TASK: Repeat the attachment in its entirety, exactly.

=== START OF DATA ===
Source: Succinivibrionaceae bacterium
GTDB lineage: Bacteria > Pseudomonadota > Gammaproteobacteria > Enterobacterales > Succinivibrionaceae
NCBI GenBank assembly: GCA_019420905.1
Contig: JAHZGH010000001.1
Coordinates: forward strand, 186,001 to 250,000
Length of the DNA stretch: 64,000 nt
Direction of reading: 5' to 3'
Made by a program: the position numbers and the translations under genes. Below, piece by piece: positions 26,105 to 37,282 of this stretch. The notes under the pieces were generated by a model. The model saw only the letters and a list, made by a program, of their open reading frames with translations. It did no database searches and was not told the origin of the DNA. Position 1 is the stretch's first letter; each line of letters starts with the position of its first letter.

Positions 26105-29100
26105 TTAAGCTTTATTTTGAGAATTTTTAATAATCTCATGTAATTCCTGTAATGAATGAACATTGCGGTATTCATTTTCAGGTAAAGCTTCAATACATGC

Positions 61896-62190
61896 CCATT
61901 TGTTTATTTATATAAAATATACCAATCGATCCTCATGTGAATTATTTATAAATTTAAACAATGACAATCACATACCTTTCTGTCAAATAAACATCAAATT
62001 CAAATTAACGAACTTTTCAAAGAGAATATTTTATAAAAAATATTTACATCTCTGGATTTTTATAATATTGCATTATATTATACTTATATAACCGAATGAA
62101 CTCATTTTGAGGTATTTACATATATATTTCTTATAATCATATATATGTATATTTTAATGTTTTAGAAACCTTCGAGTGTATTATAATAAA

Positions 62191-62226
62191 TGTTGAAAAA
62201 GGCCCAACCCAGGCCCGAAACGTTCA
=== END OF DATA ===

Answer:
Source: Succinivibrionaceae bacterium
GTDB lineage: Bacteria > Pseudomonadota > Gammaproteobacteria > Enterobacterales > Succinivibrionaceae
NCBI GenBank assembly: GCA_019420905.1
Contig: JAHZGH010000001.1
Coordinates: forward strand, 186,001 to 250,000
Length of the DNA stretch: 64,000 nt
Direction of reading: 5' to 3'
Made by a program: the position numbers and the translations under genes. Below, piece by piece: positions 26,105 to 37,282 of this stretch. The notes under the pieces were generated by a model. The model saw only the letters and a list, made by a program, of their open reading frames with translations. It did no database searches and was not told the origin of the DNA. Position 1 is the stretch's first letter; each line of letters starts with the position of its first letter.

Positions 26105-29100
26105 TTAAGCTTTATTTTGAGAATTTTTAATAATCTCATGTAATTCCTGTAATGAATGAACATTGCGGTATTCATTTTCAGGTAAAGCTTCAATACATGC

Positions 61896-62190
61896 CCATT
61901 TGTTTATTTATATAAAATATACCAATCGATCCTCATGTGAATTATTTATAAATTTAAACAATGACAATCACATACCTTTCTGTCAAATAAACATCAAATT
62001 CAAATTAACGAACTTTTCAAAGAGAATATTTTATAAAAAATATTTACATCTCTGGATTTTTATAATATTGCATTATATTATACTTATATAACCGAATGAA
62101 CTCATTTTGAGGTATTTACATATATATTTCTTATAATCATATATATGTATATTTTAATGTTTTAGAAACCTTCGAGTGTATTATAATAAA

Positions 62191-62226
62191 TGTTGAAAAA
62201 GGCCCAACCCAGGCCCGAAACGTTCA